Price Per Square Foot: A Useful Metric in Negotiations
There are several methods professional Realtors utilize to “value” property (as opposed to how appraisers actually value property), and the methods are not mutually exclusive; each method has a benefit for determining whether a seller has accurately valued their home, which provides excellent leverage when it comes time for negotiating. The first method (after the actual listing price) most realtors will utilize, is determining the cost per square foot compared to the cost per square foot of similar homes in the area (or the median cost per square foot in the area if there is a massive standard deviation in the sample they draw their data from).
As a general matter, most listings display the cost per square foot (online and on information sheets, which are typically provided at open houses); this information is nice, but is utterly meaningless without a comparison to other nearby houses (you wouldn’t buy a T.V. for $1,000 just because BestBuy says it’s worth $1,000 – you’d check other stores to see if that’s a good deal). If you want to do your own homework, type in the location’s information on a reputable website, and look for the cost per square foot of other homes in the area (as noted above, the median cost is useful in areas with a large range of prices).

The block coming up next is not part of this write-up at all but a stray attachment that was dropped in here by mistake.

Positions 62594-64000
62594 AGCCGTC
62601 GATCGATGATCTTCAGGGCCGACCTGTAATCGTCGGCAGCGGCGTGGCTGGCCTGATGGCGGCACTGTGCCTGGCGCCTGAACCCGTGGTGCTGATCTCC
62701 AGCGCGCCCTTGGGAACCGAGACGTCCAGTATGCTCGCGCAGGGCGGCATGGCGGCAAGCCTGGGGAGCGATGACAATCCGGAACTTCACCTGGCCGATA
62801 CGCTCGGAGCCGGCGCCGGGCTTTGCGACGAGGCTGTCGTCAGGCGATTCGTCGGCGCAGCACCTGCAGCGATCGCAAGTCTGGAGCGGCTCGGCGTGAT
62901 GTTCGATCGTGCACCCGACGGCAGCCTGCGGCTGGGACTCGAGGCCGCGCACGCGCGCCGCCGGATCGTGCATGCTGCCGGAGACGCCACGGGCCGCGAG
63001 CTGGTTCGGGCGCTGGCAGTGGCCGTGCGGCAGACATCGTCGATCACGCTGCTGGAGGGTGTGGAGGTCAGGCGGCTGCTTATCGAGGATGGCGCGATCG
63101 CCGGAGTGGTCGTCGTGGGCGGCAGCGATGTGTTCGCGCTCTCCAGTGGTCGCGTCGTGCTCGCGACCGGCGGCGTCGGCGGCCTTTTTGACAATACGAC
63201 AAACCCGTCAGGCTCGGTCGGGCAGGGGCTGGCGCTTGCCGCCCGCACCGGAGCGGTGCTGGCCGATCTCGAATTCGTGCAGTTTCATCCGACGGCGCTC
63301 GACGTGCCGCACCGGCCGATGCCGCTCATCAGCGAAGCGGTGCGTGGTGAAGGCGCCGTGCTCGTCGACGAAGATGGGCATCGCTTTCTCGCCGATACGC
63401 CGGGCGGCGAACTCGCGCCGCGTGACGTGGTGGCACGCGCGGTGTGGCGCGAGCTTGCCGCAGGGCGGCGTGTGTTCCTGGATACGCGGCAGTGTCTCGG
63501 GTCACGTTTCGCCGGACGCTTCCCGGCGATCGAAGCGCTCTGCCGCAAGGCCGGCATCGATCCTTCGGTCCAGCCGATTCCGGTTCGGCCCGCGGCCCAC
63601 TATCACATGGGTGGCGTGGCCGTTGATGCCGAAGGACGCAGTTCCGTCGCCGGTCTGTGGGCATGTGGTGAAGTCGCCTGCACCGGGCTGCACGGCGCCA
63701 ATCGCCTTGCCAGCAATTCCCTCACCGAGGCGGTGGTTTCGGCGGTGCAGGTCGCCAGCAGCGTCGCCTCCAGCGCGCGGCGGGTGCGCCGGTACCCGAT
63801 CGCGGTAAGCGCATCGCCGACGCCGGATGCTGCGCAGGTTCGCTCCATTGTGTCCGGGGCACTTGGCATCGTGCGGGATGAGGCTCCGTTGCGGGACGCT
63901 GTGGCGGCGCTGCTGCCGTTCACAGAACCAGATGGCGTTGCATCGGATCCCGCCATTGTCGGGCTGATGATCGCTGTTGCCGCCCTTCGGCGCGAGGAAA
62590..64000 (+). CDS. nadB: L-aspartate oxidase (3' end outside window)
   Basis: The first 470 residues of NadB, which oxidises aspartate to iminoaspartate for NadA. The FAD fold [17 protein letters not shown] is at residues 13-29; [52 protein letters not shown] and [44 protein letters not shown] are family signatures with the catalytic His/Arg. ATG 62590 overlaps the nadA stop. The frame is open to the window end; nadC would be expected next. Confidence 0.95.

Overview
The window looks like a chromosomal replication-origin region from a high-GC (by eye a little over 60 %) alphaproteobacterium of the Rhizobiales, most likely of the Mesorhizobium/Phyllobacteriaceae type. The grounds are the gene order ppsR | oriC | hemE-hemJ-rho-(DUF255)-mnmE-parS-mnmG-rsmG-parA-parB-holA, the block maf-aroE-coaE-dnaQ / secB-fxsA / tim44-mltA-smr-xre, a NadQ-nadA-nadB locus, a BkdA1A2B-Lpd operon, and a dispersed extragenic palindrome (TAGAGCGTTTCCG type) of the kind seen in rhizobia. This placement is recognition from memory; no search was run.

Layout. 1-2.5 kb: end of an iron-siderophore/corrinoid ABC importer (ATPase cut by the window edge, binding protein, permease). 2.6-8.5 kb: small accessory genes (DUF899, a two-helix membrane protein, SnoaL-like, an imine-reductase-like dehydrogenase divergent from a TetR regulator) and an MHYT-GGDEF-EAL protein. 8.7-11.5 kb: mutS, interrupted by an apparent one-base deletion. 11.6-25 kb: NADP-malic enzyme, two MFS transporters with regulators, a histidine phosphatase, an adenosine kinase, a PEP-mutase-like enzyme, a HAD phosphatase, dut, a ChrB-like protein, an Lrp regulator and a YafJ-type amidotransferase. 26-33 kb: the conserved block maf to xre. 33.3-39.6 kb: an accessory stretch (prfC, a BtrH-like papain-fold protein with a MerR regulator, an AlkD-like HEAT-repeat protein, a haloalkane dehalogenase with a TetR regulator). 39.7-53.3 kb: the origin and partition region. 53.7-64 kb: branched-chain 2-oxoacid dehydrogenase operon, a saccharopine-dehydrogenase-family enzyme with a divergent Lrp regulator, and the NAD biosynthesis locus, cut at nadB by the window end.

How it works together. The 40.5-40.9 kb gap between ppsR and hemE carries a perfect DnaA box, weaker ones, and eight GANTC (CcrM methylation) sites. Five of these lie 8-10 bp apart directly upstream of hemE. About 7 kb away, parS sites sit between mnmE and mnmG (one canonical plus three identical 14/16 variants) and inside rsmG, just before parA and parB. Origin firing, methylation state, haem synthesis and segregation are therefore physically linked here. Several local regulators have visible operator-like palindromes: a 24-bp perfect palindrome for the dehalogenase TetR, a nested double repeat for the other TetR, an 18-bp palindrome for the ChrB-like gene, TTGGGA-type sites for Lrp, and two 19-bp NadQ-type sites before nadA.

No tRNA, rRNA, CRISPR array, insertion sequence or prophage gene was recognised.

If you don’t know the difference between the median and mean (average) price, we are here to help; the mean (average) is simply the total price per square foot data points (add them all up), divided by the total number of data points (how many houses did you draw the price per square foot from?). The median takes the total number of data points (see above) and finds the value that is exactly in the middle (in a sample of say 7,6,3,2,1 the median would be 3, while the mean would be 3.3).
Now that you know the median cost per square foot in the area you are looking at (we recommend Sherman Oaks, Encino, and Studio City), it’s time to use that information at the negotiating table. If the price per square foot is noticeably higher than the mean for the area, chances are the property is overvalued; this means you are occupying prime real estate for negotiations. It’s possible this house has things that make it more valuable than neighboring properties, but if it doesn’t that house will likely sit on the market for a long time because it’s overpriced (this is very bad for a seller). You, the expert negotiator you are, could point out that the seller could risk their house staying on the market for a long time in the hopes that they receive their asking price or they could come down to a reasonable rate (a number you know because you did your homework) and sell their home now. An important point to note here is that smaller homes generally have a higher price per square foot than larger homes so it is important to compare similarly sized homes.
At the Chernov Team we understand that knowledge is power, and knowledge of how the pros go about valuing property and negotiating deals in powerful knowledge indeed. At the Chernov Team we know that whoever comes to the table most prepared leaves with the most, and the Chernov Team always leaves the table with the most.